AKT: Because everybody knows the story?

CC: Yes, and asks me directly the question: Why and how do you know this story?

AKT: Here it's a little bit like a Rip Van Winkle story.

CC: I don't know it.

AKT: It's the story of a man who falls asleep for many years and then returns to a changed world.

CC: Ah, an American story?

AKT: Yes, Rip Van Winkle by Washington Irving. In the Surah of the Cave, there is this commentary that it doesn't really matter how many people sleep and that it doesn't really matter how long they sleep. These are the wrong questions. You are doing something like that in your film, telling us, don't focus on the wrong things?

William Denis (Kévin Azaïs): "The surprise was that when I met all of them ..."
William Denis (Kévin Azaïs): "The surprise was that when I met all of them ..."

CC: In this scene it's the translator who reads not exactly the text. The character is telling the story and he is translating in his own way. It's the character who says, we don't know really. In the text it is written that some people say 100 years, some say 200. It's not a scientific or rational question. It's the story of absence. People missing.

AKT: Which is ultimately asking the question of death.

CC: Yeah. In the film the question of disappearance is for me a metaphor of death. How we deal with real disappearances. Like the plane that crashed somewhere in the ocean and we don't have any news. We don't know what happened exactly. Or the cases of a young boy or girl who is missing since they're ten years old and we don't know what happened. So how can human beings find a way to mourn.

AKT: You end the film with a helicopter. This might be silly, but speaking of tales made me think of another film that ends with a helicopter - Peau d'Âne.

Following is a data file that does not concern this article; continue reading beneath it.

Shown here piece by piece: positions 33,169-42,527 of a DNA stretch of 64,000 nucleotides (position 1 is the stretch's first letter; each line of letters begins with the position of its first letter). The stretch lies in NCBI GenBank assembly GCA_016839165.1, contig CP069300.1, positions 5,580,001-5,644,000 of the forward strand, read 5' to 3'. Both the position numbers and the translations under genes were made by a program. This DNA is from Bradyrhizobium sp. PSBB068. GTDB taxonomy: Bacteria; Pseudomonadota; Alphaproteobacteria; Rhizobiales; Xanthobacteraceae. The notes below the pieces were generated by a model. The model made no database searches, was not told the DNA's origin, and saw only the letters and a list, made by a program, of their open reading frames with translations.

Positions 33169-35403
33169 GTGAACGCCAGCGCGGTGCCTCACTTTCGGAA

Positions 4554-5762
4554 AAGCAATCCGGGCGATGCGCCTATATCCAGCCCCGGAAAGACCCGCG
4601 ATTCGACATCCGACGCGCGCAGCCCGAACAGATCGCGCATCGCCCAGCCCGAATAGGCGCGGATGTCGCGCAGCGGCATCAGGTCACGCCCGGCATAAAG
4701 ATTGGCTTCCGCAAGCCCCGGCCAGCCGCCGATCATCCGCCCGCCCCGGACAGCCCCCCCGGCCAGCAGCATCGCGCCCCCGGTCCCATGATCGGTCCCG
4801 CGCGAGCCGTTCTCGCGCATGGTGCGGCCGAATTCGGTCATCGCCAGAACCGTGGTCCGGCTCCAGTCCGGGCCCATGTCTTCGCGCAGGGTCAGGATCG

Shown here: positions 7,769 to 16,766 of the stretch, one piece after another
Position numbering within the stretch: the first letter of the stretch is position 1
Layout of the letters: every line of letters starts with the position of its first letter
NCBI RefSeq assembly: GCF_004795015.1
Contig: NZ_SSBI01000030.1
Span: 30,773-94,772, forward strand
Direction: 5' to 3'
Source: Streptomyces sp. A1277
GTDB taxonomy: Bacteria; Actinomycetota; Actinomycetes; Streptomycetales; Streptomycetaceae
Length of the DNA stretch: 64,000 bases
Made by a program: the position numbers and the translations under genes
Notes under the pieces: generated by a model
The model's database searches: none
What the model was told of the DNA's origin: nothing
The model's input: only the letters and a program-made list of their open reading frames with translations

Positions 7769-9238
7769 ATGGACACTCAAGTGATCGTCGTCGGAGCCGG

CC: Peau d'Âne ends with a helicopter?

Khalil Khan with Bax (Clément Bresson): "I love him. Actually, he was not an actor."
Khalil Khan with Bax (Clément Bresson): "I love him. Actually, he was not an actor."

AKT: Yes, Jacques Demy ends the fairy tale with the sudden appearance of a helicopter, throwing us out of the tale. Let's talk about your great ensemble of actors. You mentioned the interpreter [Sâm Mirhosseini] - where did you find him?

CC: I love him. Actually, he was not an actor.

AKT: He is a real interpreter and he knows what he is doing?

CC: Yes. He is a soldier. He was in the Foreign Legion. He plays in the film the role that he had to play in the army just before I met him. He was sent with a French platoon as a fighter and a translator. There are also civil translators. I wanted in the film to have a military translator. Sometimes they can be both, soldier and translator.

AKT: He is so real. He is the opposite - in acting style - of the Sultan. If you had an English version, that would be Al Pacino.

"Swann Arlaud now is a quite famous emerging actor"
"Swann Arlaud now is a quite famous emerging actor"

CC: He is an Iranian actor, living in Paris, Hamid Reza Javdan. He played in Atiq Rahimi's film [The Patience Stone].

AKT: I saw it. In between these two extremes, you have all these other great actors. Jérémie Renier is a chameleon.

CC: Completely. That's what I love with him. For each film, he completely transforms himself. A lot of American actors do that but in France it's quite difficult.

AKT: Even in the Dardennes films, he is different in each one.

CC: When we talked about this film, we realized he never played that kind of role - physically strong and hard. It was maybe something missing in his filmography then. We realized that it's difficult to find a genre to the film. For the distributor, for example, it's quite hard to sell the film. It's not completely a war film, not completely fantasy film. There is no precise genre to the film and Jérémie as an actor can do everything - art house film and big famous comedy.

Ni Le Ciel Ni La Terre French poster
Ni Le Ciel Ni La Terre French poster

AKT: I loved the very first scene he has with Goliath, the dog. He gives water to the dog and he is clearly enjoying it. There is a smile on his face that is gone afterwards. Kévin Azaïs has also been quite a chameleon recently. His roles in Summertime and Love At First Fight are very different from this one.

CC: The surprise was that when I met all of them - Swann Arlaud now is a quite famous emerging actor - when I met them, they had only acted in short films or nobody knew them. It was my casting director [Tatiana Vialle] who made me meet them. I immediately felt they must be in the film. I didn't even do any screen tests.

AKT: You said, this is my group?

CC: This is the platoon! I was really confident in my casting director. We have worked together for many years.

Collaborating with Les Cowboys director Thomas Bidegain, invisible worlds, and Clément Cogitore's "confrontation between the rational system of thinking and mythology."

Neither Heaven Nor Earth (Ni Le Ciel Ni La Terre) is released on DVD in the UK on July 31.